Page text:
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Springer becoming aggressive to other dogs

(8 Posts)
GreenGooner Tue 12-Jun-18 16:43:52

Hey all. I'm looking for advice if anyone has any experience on this...

I have a (almost) 1 year old springer bitch. She's amazing in many areas, recall is impeccable, we don't work her.

She's recently had her first season. This ended about 6 weeks ago but her vulva and teets are still very swollen. I took her to the vets last week and all is ok physically but he thinks it could be a phantom pregnancy.

She's always been fine with other dogs but recently she's been snapping at their faces and appears agitated when in their company.

She never bites as such (they will be wet but no actual bite marks). This tends to be younger (puppies) or smaller dogs.

I'm really worried about this and don't know what to do. Any suggestions?

AvocadosBeforeMortgages Tue 12-Jun-18 17:29:45

This isn't something that anyone can give informed advice about over the internet; especially not unqualified people like me wink. Honestly, I'd consult a behaviourist before the behaviour becomes ingrained. Nipping it in the bud now is going to be a lot easier than trying to deal with it once she's been practicing for months.

As it's a totally unregulated industry, literally anyone can call themselves a behaviourist (or trainer), and there are a lot of cowboys who may make your dog worse. So, you need someone who is appropriately accredited, with either

Note that this is a behaviour problem, not a training problem, so a trainer would not be appropriate.

In the meantime, as an interim measure, muzzle your dog - the very real risk right now is that your dog snapping could cause the other dog to escalate matters, and then you will have a full blown dog fight on your hands - unpleasant to have to break up, and it won't make your dog's behaviour any better long term. You will need to go through a process of muzzle training e.g. (Chirag Patel has an excellent reputation). You also need to make sure that the muzzle is of the basket style, not the cloth style, as the latter does not allow them to pant, drink etc.

Nesssie Tue 12-Jun-18 19:10:02

If it’s a sudden change in behaviour then it may well be related to the phantom pregnancy. Her hormones will be all out of whack and this will affect her behaviour.
On lead at all times and give other dogs a lot of space.

Vallahalagonebutnotforgotten Tue 12-Jun-18 19:12:31

If and this is a big If the behaviour has only occurred since the season and the phantom pregnancy then I would totally relax your dog.

Avoid all situations where you dog can react and become reactive -if that means walking at different places or different times (or even stopping walking for a bit)

If the dog is put in a situation where they are practising the behaviour it will become stronger and a habit.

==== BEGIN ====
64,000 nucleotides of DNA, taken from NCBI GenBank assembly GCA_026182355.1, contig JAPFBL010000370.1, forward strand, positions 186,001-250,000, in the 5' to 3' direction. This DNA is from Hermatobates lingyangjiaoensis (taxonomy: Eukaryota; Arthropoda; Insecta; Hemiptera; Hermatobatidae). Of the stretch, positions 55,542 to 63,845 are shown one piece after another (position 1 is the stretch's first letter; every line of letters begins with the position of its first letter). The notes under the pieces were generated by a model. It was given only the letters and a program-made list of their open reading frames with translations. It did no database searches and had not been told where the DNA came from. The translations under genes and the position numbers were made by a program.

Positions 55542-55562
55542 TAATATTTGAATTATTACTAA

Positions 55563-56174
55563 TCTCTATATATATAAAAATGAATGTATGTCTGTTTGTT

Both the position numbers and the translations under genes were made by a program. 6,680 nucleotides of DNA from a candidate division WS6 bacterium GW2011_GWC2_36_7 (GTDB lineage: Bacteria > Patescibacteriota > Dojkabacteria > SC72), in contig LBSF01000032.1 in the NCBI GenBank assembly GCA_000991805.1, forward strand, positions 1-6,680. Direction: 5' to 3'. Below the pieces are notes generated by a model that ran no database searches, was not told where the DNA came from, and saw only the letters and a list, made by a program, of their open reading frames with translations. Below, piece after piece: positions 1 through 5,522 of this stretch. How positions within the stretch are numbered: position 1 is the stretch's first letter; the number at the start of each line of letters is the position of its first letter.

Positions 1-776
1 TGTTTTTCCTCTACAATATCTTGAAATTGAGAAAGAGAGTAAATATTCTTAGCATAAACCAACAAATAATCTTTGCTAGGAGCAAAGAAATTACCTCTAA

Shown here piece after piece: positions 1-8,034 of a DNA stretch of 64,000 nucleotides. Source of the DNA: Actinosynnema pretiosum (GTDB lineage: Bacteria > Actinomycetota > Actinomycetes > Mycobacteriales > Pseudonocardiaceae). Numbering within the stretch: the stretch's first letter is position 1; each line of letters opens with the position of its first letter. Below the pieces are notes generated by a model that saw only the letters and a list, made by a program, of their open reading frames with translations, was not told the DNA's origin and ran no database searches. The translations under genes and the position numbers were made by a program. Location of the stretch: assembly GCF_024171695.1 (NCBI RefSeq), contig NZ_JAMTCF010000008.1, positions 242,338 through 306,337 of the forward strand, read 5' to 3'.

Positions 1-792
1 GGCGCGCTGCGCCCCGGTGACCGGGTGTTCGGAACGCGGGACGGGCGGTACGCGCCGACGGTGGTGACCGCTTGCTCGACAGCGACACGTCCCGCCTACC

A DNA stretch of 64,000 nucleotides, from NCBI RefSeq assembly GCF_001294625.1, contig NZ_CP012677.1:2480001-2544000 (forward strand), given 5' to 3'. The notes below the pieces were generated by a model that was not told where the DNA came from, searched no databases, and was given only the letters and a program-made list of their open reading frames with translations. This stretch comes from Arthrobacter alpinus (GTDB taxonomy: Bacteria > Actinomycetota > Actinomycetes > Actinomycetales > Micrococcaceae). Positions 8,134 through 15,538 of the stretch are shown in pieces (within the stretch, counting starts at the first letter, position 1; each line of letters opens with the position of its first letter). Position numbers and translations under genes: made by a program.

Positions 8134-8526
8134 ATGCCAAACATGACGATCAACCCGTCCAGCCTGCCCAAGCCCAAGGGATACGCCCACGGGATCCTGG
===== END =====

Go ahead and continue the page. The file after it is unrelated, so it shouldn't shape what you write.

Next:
However (as a qualified behaviourist) I would also recommend you get a qualified behaviourist in to assess the situation.

I expect that your dog has been showing subtle signs of stress but they have been hard to pick up -so now she is hormonal she is just letting rip. This is not a criticism of you at all dogs can just be subtle and when your dog is walking alongside you it is hard to see the lip licks or subtle head turns etc -this is where a second pair of qualified eyes can help you.

If you want any recommendations for qualified behaviourists in your area just pm.

PotteryGirl Tue 12-Jun-18 19:17:34

My Springer bitch is spayed and she’s the gentlest, most loving dog but faced with a bouncy, silly dog coming up to her to say say hello well...she’ll see them off in a heartbeat (it can be embarrassing but I tell people she’s grumpy) ..She does not like interaction. She walks with other dogs mind but they don’t show any interest in her and she’s fine..

GreenGooner Wed 13-Jun-18 10:22:40

Thanks so much for taking the time to reply all. It has definitely manifested since the end of her season (we kept her quite separate during so no unwanted pregnancies).

It tends to happen more when she's been 'sniffed' a lot. She tends to run off first and tries to get away but then when they don't give up it's like she's telling them to back off.

I'm definitely going to seek some professional help and had a browse last night. In the meantime I'll keep her away from other dogs in the hope that the swelling/hormones reset themselves. She's a moody bugger at the minute!!

Thanks again

Vallahalagonebutnotforgotten Wed 13-Jun-18 12:06:52

I always work on the 3 second greeting. After 3 seconds the interaction is over with dogs my dogs have not meet before.

It sounds like your dog has tried to be polite but so many dogs have not taken any notice of her polite request for space that she has had to up the anti. If you can stop this happening hopefully her stress levels will drop and she will have more resilience but I would work hard to stop all interactions for a bit.

Hope she feels better soon - from one moody bugger to another smile

GreenGooner Wed 13-Jun-18 12:20:32

@Vallahalagonebutnotforgotten I'll definitely be keeping her away from others for a while.

She's got such a soft mouth but obviously don't want her getting so fed up that a warning isn't enough...

Haha they're such sulkers, mine has taken herself off to bed. I know she's hormonal but I miss my bouncy, naughty girl!

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